A giant gaseous cloud will collide with the black hole at the center of the Milky Way Galaxy sometime in the middle of 2013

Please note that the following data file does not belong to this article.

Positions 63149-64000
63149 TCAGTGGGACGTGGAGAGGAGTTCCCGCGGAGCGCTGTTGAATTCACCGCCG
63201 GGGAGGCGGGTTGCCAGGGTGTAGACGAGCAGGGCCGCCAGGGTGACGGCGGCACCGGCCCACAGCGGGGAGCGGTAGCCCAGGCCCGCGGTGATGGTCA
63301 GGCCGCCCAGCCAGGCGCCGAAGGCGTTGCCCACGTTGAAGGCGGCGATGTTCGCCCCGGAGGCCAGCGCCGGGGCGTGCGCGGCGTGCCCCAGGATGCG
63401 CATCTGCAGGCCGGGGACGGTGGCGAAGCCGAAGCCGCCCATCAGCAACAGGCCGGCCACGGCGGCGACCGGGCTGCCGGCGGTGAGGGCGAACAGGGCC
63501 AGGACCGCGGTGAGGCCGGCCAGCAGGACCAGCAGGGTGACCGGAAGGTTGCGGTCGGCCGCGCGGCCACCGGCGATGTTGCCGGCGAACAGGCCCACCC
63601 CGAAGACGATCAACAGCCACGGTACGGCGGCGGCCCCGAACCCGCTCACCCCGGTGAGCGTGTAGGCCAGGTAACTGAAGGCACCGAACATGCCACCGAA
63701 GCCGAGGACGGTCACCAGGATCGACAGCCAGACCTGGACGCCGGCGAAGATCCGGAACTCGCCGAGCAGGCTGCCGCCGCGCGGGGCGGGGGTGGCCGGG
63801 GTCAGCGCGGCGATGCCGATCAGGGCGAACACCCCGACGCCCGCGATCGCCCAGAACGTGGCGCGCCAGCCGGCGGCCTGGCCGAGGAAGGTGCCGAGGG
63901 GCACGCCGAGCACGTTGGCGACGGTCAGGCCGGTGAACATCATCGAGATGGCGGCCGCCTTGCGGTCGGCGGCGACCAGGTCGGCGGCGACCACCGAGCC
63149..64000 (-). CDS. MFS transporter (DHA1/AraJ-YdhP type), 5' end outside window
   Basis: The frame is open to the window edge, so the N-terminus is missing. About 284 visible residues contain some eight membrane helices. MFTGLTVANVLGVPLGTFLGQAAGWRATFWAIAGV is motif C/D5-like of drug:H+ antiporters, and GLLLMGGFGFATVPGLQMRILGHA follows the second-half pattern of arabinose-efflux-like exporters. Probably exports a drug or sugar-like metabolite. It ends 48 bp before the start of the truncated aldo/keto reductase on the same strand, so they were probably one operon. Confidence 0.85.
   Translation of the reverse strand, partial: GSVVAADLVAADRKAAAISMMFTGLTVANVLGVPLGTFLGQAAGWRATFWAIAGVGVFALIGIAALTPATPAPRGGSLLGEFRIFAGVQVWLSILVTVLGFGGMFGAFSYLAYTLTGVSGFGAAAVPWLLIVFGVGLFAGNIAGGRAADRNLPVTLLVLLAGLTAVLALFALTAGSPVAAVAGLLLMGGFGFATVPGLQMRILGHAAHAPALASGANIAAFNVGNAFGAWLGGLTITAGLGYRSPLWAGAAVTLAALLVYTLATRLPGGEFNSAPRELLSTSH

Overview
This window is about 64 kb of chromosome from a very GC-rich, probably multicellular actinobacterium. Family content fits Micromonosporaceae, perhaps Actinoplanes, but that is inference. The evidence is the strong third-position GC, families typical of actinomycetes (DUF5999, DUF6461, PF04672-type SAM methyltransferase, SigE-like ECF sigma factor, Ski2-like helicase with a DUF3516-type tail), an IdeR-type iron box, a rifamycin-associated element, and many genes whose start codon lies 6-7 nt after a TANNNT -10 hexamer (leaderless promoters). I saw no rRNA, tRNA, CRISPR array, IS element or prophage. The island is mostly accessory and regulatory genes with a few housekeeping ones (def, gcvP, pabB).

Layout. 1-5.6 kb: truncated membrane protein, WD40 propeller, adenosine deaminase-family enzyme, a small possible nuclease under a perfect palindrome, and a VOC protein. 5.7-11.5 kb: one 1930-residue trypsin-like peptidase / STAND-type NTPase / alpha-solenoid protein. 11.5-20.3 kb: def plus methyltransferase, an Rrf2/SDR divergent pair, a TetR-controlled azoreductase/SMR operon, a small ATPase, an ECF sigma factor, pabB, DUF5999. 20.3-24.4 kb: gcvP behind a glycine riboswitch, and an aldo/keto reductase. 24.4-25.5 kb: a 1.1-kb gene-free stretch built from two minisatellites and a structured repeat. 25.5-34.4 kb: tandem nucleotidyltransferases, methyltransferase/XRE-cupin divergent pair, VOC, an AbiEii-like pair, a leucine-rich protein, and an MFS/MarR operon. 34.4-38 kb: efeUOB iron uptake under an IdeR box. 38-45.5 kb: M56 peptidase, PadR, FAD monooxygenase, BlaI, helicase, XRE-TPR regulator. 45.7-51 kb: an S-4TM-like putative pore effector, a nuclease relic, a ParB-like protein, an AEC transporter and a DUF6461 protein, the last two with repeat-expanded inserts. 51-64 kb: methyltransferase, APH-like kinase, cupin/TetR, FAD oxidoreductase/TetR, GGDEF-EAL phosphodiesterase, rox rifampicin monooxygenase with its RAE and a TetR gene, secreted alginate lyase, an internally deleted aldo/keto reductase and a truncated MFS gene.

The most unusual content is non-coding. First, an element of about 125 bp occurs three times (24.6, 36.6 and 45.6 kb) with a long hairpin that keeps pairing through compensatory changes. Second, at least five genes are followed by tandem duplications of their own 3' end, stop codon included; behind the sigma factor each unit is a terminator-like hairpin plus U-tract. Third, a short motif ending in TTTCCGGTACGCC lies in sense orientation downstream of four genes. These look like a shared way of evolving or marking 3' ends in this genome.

February 3, 2013– SPACE -A giant gas cloud is on collision course with the black hole in the center of our galaxy in 2013. This is a unique opportunity to observe how a super massive black hole sucks in material, in real time. The black hole at the centre of the galaxy, formally known as Sagittarius A*, fascinates scientists. By mid-2013 a gas cloud is expected to pass in its vicinity at a distance of only 36 light-hours (equivalent to 40.000.000.000 km), which is extremely close in astronomical terms. So-called super massive black holes are the largest type of black holes. Their mass equals hundreds of thousands to a billion times the mass of our sun. The centre of all galaxies is thought to contain super massive black holes. But their origin is not fully understood and astrophysicists can only speculate as to what happens inside them. Hence the imminent collision is of great interest to scientists as it should provide some new insights. Reinhard Genzel leads the team of astronomers from the European Southern Observatory which has discovered the gas cloud about to collide with the black hole at the heart of our galaxy and studied its trajectory. According to their observations, its speed has nearly doubled in the last seven years, reaching more than 8 million km/h. The cloud’s edges have already started to shred and it is expected to break up completely over the coming months. As we near the collision, the cloud is expected to get much hotter. It will also probably start to emit X-rays as a result of the interaction with the black hole. This event will provide astronomers and astrophysicists a unique opportunity to observe how a gas cloud behaves so close to one of the most mysterious objects in our universe. Black k holes are invisible because their extreme gravity even light swallowed. However, if a black hole accretes matter from its surroundings, this material is heated and glows brightly in X-rays. In addition to the accretion disk around the black hole often form-energy particle beams, called jets, in which high-energy plasma leaves the system. These jets are also driven by the gravity of the black hole and emit a strong radio signal. Accretion disks and jets are thus two aspects of the same phenomenon, and by astronomers examine both simultaneously, they can take a close look at the physical processes that occur in the vicinity of a black hole. MPI, BINcourtesy Youris.com
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